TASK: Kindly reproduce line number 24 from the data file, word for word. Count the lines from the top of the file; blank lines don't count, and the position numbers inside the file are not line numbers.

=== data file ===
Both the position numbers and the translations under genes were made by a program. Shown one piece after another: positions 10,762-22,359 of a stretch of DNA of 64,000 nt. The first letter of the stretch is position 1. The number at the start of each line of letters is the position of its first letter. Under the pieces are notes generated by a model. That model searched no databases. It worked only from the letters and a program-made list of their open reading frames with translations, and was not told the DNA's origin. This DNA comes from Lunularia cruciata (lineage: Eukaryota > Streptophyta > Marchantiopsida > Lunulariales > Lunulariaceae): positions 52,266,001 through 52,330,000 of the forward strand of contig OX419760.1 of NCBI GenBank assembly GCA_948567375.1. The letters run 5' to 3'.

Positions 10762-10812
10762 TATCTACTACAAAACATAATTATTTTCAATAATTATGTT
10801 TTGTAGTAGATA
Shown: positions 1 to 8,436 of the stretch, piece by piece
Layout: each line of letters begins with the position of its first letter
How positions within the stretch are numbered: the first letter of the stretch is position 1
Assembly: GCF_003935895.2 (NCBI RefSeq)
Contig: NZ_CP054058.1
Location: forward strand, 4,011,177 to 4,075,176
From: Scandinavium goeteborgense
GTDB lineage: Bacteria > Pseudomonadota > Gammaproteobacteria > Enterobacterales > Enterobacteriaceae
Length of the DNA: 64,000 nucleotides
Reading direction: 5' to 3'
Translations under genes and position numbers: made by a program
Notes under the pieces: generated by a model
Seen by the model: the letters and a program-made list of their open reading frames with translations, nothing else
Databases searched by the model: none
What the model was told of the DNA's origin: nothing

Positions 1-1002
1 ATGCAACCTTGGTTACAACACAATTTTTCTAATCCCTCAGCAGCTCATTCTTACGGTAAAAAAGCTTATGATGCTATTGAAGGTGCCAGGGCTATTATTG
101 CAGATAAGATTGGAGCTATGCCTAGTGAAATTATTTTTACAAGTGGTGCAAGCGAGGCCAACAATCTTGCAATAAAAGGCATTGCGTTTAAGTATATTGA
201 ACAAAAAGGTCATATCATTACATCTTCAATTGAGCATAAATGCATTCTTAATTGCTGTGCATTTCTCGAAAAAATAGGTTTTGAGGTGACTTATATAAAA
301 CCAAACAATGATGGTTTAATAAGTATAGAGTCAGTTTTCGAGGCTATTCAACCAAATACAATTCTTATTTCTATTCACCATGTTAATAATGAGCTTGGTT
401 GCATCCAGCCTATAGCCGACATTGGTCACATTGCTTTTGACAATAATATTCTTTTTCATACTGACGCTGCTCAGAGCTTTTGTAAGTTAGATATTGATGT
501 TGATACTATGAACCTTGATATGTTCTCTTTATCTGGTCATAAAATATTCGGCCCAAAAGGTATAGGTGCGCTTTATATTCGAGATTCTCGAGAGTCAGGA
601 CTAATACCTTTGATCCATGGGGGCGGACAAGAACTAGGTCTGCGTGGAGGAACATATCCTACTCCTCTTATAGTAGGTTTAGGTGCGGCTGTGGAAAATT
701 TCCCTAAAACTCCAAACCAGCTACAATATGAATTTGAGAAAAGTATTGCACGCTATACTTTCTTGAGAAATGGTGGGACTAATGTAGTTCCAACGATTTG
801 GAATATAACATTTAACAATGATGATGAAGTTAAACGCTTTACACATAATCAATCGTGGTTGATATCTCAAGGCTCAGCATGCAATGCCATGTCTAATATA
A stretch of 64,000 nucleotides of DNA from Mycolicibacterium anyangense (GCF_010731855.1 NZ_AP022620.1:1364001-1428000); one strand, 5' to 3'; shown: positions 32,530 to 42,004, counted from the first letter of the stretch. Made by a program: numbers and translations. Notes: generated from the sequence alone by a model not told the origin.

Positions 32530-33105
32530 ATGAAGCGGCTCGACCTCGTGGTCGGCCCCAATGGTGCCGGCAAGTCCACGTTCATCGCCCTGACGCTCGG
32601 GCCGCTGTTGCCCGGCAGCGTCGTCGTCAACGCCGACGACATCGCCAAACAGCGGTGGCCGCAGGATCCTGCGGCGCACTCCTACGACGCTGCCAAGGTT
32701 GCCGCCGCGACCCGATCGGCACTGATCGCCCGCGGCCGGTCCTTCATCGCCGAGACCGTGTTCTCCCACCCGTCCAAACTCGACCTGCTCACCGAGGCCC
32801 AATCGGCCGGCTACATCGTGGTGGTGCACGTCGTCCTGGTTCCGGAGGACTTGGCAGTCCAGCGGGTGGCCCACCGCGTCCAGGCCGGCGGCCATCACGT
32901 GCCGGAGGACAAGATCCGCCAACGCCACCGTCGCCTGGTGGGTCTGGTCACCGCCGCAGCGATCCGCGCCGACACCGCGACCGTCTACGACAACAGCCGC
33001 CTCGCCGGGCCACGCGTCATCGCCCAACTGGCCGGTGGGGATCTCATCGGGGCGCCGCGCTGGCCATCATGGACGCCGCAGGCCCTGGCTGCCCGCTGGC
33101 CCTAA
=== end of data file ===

301 CCAAACAATGATGGTTTAATAAGTATAGAGTCAGTTTTCGAGGCTATTCAACCAAATACAATTCTTATTTCTATTCACCATGTTAATAATGAGCTTGGTT